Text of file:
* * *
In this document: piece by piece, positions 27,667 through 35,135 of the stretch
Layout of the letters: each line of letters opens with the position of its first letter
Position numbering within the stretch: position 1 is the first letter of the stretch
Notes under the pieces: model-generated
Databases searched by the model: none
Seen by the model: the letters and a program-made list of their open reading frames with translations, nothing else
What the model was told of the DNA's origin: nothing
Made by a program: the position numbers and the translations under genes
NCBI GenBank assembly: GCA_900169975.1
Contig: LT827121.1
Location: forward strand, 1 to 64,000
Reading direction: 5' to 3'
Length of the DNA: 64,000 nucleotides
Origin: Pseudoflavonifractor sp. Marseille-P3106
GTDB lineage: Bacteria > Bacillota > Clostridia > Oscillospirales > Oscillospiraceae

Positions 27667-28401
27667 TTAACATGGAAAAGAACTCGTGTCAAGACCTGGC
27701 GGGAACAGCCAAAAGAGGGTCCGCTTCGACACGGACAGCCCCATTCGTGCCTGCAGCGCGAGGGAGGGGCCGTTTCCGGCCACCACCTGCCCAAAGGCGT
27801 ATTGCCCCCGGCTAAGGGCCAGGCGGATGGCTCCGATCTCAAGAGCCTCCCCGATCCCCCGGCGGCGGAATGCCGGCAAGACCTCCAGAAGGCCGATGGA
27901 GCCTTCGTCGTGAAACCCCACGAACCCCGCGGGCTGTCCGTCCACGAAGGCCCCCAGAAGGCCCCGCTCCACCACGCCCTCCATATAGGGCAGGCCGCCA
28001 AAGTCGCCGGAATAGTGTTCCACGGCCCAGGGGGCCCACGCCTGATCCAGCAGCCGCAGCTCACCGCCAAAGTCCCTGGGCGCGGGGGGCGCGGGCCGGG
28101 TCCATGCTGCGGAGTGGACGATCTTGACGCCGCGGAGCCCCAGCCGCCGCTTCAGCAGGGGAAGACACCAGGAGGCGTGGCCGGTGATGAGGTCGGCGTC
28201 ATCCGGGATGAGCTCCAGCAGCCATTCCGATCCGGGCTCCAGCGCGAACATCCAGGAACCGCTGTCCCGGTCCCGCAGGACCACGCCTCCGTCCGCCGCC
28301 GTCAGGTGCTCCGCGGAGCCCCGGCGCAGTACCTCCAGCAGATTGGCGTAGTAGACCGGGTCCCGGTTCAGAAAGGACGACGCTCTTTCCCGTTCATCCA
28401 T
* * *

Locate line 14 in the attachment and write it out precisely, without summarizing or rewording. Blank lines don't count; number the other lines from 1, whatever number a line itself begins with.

Origin: Pseudoflavonifractor sp. Marseille-P3106